Together, the two national initiatives provided a multifaceted approach to promote appropriate PPI prescribing, encouraging review of people using PPIs long-term and recommending individuals to step-down treatment, to lower dose or discontinue, where appropriate. The deprescribing of medicines is a well-known challenge.41 Nevertheless, a multitude of community-based interventions have been successful in influencing medicine prescribing on a local scale, in particular the deprescribing of antibiotics42 and sedative-hypnotics such as benzodiazepine.43 44 In contrast, there is relatively little evidence concerning nationwide initiatives implemented to reduce inappropriate prescribing.
Pratt et al 45 examined previous nationwide NPS MedicineWise PPI initiatives and found they increased the use of low strength PPIs and reduced the overall rate of PPI use among veterans in Australia. Differences in both the scope of initiatives, study design and population subgroup evaluated may explain the discrepancies between our findings and the Pratt et al study. Previous NPS MedicineWise initiatives included active components such as free educational outreach visits to GPs, which have been demonstrated to be successful,46 and complementary initiatives regarding appropriate PPI use directly targeted veterans.47 Our study examined more recent NPS MedicineWise and Choosing Wisely initiatives on a wider representative population of Australia using additional proxy measures such as switching and discontinuation to assess change in prescribing behaviour.
We did not observe any significant change in the rates of people switching from higher to lower strength PPIs or discontinuing treatment following the initiatives. Findings of a large UK primary care database study highlighted potentially inappropriate use by demonstrating that only 40% of new users treated with PPIs for over 12 months attempted to step down to a lower strength, with only 8.7% discontinuing PPI treatment.4 In the UK, the dissemination of nationwide clinical guidelines on PPIs in 2002 appeared to have little impact on GP prescribing behaviour.27 Additional investigation into the long-term use of PPIs in Australia is warranted to improve policy and education related to appropriate prescribing of these widespread medicines.
The passive nature of these interventions may have been insufficient or not well targeted to perturb the root causes of inappropriate PPI prescribing. While multifaceted educational interventions have been shown to be more effective than dissemination of guidelines alone in achieving evidence-based practice,48 49 additional barriers to change need to be addressed for the best chance of success.50 51 In Australia, restrictions are often placed around prescribing subsidised medicines to ensure use is cost-effective.30 Until May 2019, the PBS PPI restrictions did not align with treatment guidelines,52 53 this may have undermined the efforts of the national initiatives under study. Additionally, esomeprazole is the most commonly prescribed PPI in Australia,54 but interestingly no low strength formulation (ie, 10 mg tablets) of this PPI is publicly subsidised, with only 10 mg sachets available on the Australian market. We observed very few step-down attempts from standard strength esomeprazole in our data, indicating that the absence of a low strength esomeprazole may have discouraged the step down of PPIs to the lowest effective dose and potentially diminished the impact of the initiatives on low strength PPI uptake.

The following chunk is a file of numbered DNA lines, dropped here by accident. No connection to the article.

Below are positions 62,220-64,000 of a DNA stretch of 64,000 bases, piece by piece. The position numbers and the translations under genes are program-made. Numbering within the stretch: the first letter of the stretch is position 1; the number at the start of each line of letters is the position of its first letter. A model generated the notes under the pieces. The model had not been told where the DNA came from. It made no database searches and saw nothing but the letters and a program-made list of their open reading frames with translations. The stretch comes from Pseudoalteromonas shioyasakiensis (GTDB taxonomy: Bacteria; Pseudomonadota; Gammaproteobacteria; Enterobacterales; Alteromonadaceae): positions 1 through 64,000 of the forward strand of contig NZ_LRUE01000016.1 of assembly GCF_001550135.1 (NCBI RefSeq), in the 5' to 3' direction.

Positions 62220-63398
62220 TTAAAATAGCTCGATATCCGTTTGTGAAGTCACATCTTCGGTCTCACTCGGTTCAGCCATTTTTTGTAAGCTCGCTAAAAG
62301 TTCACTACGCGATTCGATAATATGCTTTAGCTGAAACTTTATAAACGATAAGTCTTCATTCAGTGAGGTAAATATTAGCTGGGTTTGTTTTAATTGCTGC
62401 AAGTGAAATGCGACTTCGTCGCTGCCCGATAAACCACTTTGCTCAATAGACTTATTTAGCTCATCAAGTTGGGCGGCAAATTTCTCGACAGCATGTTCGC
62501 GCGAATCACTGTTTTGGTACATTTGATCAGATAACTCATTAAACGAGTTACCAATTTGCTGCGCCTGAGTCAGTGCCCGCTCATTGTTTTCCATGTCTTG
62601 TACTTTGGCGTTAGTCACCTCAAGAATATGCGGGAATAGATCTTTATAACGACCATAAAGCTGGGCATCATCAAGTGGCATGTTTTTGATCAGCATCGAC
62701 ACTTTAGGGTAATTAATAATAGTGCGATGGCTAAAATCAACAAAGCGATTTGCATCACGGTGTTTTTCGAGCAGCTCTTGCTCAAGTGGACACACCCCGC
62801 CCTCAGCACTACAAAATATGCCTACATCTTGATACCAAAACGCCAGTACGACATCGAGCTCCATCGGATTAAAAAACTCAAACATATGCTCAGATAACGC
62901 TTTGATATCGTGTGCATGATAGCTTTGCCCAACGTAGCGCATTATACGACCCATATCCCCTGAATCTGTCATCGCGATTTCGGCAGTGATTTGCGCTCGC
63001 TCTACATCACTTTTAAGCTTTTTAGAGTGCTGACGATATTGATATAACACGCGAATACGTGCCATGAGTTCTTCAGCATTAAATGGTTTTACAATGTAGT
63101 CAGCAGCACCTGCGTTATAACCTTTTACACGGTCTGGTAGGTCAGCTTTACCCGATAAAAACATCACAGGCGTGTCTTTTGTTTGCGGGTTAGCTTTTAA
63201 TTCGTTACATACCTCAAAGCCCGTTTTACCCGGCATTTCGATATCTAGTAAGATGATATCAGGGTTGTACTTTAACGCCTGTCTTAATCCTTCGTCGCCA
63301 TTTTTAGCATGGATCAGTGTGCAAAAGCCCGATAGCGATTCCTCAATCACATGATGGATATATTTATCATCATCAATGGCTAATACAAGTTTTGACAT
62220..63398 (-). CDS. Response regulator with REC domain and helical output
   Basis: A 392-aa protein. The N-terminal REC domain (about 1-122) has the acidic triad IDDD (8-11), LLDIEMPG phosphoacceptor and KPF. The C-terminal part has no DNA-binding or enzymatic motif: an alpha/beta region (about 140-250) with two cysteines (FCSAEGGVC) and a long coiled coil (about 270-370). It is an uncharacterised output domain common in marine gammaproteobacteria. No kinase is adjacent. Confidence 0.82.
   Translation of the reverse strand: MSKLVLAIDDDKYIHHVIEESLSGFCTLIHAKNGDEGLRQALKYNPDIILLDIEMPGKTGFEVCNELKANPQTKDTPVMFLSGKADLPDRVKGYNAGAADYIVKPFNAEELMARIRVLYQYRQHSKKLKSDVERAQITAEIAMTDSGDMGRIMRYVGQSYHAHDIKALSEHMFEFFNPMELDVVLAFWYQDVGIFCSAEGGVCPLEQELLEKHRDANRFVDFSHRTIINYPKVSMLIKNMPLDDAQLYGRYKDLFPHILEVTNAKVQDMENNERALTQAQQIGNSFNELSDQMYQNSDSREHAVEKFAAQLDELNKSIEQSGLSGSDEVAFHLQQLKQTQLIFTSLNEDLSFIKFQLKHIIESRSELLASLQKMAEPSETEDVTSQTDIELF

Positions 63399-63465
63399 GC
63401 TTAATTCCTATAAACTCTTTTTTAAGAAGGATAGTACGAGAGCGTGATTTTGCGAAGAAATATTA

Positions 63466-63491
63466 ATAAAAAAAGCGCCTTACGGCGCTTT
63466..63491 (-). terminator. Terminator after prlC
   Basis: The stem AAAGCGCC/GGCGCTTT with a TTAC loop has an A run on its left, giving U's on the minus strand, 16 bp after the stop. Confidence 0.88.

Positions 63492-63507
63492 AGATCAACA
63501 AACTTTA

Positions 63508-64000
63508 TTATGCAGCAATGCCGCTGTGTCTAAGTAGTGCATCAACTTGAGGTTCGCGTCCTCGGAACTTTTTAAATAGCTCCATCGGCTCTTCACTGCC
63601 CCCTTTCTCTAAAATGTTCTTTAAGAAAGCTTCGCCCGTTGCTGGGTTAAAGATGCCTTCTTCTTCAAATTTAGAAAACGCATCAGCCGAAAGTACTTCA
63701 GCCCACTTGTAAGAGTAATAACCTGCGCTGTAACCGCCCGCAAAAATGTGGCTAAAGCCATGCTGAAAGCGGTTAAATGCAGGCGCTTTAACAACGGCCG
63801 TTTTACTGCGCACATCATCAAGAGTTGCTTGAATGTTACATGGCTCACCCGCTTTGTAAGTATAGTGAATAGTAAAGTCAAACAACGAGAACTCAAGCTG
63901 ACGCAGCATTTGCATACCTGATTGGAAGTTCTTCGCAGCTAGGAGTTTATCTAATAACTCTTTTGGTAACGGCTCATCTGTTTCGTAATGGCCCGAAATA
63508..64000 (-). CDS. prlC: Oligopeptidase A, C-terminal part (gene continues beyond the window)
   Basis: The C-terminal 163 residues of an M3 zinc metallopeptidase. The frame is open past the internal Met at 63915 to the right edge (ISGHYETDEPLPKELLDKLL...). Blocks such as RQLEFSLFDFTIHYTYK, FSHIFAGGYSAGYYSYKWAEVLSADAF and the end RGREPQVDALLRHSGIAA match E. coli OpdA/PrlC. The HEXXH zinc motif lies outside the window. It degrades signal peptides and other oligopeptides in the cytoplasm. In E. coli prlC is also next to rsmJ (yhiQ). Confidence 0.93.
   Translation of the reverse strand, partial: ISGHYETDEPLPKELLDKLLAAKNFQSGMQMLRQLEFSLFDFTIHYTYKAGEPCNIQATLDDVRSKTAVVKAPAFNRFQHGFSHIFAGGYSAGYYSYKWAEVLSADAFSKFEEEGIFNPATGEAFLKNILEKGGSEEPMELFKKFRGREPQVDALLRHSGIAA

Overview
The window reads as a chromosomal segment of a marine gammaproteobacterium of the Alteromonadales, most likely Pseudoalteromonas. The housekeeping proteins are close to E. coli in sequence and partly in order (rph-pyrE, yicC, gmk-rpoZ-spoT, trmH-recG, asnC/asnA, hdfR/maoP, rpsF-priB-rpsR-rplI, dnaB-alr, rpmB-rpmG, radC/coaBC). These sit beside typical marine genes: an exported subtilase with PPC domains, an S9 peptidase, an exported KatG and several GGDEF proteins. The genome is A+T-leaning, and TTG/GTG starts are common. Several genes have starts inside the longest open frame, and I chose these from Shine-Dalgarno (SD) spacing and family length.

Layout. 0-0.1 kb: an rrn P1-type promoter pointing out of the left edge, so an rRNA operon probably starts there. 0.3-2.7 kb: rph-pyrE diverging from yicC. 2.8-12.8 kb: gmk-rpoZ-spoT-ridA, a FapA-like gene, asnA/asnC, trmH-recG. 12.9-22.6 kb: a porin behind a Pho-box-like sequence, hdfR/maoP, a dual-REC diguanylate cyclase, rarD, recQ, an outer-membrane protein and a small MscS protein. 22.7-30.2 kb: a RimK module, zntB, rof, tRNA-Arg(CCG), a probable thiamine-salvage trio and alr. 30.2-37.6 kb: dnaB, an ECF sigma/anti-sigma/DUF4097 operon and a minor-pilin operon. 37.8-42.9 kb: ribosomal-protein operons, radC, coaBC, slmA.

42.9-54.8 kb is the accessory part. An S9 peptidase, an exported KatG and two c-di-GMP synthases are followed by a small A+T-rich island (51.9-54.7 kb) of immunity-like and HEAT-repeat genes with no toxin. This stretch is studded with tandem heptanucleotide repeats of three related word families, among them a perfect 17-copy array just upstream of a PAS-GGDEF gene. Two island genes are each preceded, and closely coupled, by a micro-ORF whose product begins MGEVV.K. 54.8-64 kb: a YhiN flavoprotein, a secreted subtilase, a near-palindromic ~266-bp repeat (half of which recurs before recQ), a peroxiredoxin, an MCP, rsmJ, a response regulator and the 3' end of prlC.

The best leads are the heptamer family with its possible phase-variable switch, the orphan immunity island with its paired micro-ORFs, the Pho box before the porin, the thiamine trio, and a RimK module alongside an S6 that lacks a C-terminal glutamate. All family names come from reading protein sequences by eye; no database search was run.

Our findings should be interpreted in context of with the study limitations. As an interrupted time series analysis cannot separate the effect of concurrent events, we conducted a control series design to adjust for time-varying confounders in interrupted time series analyses.55 Additionally, to account for the concurrent introduction of PPIs as over-the-counter medicines, we conducted a sensitivity analysis on concessional beneficiaries, who did not have a financial incentive to switch to over-the-counter PPI use. Our findings from this analysis were twofold. First, we observed a similar decline of PPI dispensing among concessional beneficiaries (1.8%) as among the total population (1.7%), indicating that this small decline was not affected by the recent availability of over-the-counter PPI medicines. Second, we observed a simultaneous shift in dispensing of statins, the control medicine among concessional beneficiaries, suggesting that the minimal decline in PPI dispensings may have been influenced by factors outside of the initiatives assessed.